The Georgia Guidestones issued 10 principles for humanity after the apocalypse. (via Wikimedia Commons)

In the rural town of Elberton, Georgia, 110 miles northeast of Atlanta near the South Carolina border, a mysterious 19-foot granite monument stood for over 40 years, attracting thousands of annual visitors and drawing the ire of conservatives and far-right conspiracists who deemed the monument satanic.

But early on the morning of Wednesday, July 6, an explosion partially destroyed the granite slabs known as the “Georgia Guidestones.” The Georgia Bureau of Investigations (GBI) released footage of the detonating bomb and a silver Sedan leaving the field where the four granite pillars once stood. The GBI said that the individuals who detonated the bomb had not been identified, and the Guidestones were later fully destroyed as a safety precaution.

The monument was erected in 1980 and commissioned by an unknown benefactor. Each day at noon, the sun beamed through the rock slabs and shone on the current date. Sometimes called “America’s Stonehenge,” the monument laid out 10 instructions for life after the apocalypse, which were carved in eight languages. Included in those principles were directions to “maintain humanity under 500,000,000” and “guide reproduction wisely, improving fitness and diversity” as well as “protect people and nations with fair laws and just courts,” “avoid petty laws and useless officials,” and “leave room for nature.”

According to the Elbert County Chamber of Commerce website, the project began when a “neatly dressed man” approached the president of the town’s Elbert Granite Finishing Company and asked to buy a monument. The man identified himself as Robert C. Christian, a pseudonym, and said that he represented an out-of-state “small group of loyal Americans who believe in God” and who wanted to “leave a message for future generations.”

The man then went to the Granite City Bank, where he allegedly told banker Wyatt C. Martin his real name, making Martin the only person who knew the benefactor’s true identity.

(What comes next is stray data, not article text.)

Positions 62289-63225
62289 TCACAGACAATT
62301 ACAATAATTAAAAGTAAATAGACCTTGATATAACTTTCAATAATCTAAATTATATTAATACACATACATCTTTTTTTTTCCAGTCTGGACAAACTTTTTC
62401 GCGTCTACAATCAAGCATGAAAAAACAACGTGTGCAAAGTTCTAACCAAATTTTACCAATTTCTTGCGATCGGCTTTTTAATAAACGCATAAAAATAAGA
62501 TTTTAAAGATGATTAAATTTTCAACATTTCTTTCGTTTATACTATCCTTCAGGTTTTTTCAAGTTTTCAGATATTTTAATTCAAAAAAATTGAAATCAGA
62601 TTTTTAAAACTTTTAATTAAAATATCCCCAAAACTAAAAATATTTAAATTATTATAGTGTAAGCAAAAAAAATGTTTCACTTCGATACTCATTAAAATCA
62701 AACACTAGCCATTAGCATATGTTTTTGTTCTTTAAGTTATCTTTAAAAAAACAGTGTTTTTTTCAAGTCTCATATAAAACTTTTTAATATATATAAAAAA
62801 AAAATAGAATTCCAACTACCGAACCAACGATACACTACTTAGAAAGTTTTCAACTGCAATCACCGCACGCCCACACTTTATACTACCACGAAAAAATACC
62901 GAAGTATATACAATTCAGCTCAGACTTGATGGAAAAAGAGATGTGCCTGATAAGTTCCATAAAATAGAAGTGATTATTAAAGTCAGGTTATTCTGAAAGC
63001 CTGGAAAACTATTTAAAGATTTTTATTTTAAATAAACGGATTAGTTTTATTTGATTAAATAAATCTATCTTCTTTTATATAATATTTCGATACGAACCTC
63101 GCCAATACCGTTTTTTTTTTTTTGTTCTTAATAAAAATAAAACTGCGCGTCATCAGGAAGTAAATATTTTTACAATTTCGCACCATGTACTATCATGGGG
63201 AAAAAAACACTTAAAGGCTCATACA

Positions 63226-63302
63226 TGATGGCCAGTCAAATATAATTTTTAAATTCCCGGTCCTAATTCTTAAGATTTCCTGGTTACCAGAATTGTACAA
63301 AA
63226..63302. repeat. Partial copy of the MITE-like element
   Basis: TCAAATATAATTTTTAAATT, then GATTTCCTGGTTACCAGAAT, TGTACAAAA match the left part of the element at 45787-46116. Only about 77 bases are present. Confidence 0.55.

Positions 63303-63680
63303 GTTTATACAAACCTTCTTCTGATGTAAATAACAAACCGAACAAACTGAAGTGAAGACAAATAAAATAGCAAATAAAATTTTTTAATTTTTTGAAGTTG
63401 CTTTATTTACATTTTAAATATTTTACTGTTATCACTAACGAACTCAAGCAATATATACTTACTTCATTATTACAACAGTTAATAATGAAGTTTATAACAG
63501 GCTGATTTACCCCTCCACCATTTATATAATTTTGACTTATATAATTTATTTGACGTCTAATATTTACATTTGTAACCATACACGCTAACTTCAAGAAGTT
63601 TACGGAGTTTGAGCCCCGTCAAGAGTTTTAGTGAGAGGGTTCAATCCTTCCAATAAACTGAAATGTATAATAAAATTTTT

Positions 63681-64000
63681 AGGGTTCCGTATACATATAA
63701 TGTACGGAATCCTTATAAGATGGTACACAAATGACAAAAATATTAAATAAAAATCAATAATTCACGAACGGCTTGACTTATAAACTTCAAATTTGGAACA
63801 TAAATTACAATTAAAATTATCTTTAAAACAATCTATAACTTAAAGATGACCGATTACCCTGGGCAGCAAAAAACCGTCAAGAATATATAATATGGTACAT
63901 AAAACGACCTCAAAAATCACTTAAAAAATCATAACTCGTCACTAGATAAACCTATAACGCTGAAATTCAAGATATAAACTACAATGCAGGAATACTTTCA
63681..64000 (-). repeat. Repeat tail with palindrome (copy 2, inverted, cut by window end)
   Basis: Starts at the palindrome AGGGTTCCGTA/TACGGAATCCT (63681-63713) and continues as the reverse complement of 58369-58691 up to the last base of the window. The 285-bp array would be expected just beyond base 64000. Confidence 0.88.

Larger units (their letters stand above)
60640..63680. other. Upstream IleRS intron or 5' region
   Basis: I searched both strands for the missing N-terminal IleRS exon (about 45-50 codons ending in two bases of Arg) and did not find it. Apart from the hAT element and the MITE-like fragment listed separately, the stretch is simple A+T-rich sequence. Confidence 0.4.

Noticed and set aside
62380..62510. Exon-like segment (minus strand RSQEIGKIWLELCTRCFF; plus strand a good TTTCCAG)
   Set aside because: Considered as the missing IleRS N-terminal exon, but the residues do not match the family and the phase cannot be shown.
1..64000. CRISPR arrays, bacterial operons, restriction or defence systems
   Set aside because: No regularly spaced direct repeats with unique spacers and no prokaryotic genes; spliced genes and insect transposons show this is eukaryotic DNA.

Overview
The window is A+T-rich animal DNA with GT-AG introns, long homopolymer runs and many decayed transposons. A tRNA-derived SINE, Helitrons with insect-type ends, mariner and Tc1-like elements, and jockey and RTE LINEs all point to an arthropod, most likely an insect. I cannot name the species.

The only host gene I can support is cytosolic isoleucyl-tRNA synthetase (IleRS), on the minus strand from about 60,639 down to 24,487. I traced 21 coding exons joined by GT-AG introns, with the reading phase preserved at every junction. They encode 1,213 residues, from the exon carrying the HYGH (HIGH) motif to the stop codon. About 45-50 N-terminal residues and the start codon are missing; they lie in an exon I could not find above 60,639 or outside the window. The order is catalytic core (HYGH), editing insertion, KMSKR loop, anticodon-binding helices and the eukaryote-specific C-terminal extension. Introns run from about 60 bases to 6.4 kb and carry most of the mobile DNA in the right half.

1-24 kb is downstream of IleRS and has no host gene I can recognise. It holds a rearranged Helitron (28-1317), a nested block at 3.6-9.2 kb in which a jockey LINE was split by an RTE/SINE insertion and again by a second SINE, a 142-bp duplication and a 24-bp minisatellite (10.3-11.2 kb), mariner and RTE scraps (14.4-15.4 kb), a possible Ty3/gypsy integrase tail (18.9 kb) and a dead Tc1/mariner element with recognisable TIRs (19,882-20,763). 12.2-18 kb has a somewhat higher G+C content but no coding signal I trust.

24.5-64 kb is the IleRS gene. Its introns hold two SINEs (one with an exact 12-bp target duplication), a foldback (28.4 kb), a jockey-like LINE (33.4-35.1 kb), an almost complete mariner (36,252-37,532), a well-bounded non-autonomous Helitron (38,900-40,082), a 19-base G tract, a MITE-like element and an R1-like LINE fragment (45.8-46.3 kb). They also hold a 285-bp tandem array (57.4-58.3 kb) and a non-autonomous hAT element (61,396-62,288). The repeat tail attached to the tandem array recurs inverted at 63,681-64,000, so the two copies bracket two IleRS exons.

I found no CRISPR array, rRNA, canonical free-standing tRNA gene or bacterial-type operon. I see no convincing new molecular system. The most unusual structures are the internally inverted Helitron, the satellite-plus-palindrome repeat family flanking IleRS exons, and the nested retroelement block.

“I made an oath to that man, and I can’t break that,” Wyatt Martin, then 82, told the New York Times in 2013. “No one will ever know.” Martin died last year.

The Georgia Guidestones gave directions for life after the apocalypse, which included keeping the population below 500,000,000 and the establishment of a global system of governance. (via Wikimedia Commons)

The Guidestones garnered attention this spring when Georgia gubernatorial candidate Republican Kandiss Taylor called them satanic and called for their destruction as part of her “executive order #10.” In a July 6 tweet, Taylor wrote that the monument had been destroyed by God.

Conservative Christian claims that the stones were satanic and demonic stem from their apparent pagan underpinnings (there was no mention of God in the inscriptions). But other alt-right criticism is rooted in the monument’s alleged role in an unfounded conspiracy of the “global elite,” since the stones called for a system of global governance in addition to their directions for population control.

Alt-right conspiracist Alex Jones of Infowars infamy said the monument’s destruction made him happy on an “animal level” but added that he disagreed with the act because the Guidestones served as physical evidence of the Illuminati.

In an interview with Jones after their destruction, United States Representative Marjorie Taylor Greene — an avid conspiracist herself — said the stones represented a plan for population control from the “hard left.” QAnon conspiracies have also swirled around the Guidestones.

Hyperallergic has contacted the Elbert County Chamber of Commerce for more details on this story.

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Elaine Velie

Elaine Velie is a writer from New Hampshire living in Brooklyn. She studied Art History and Russian at Middlebury College and is interested in art's role in history, culture, and politics.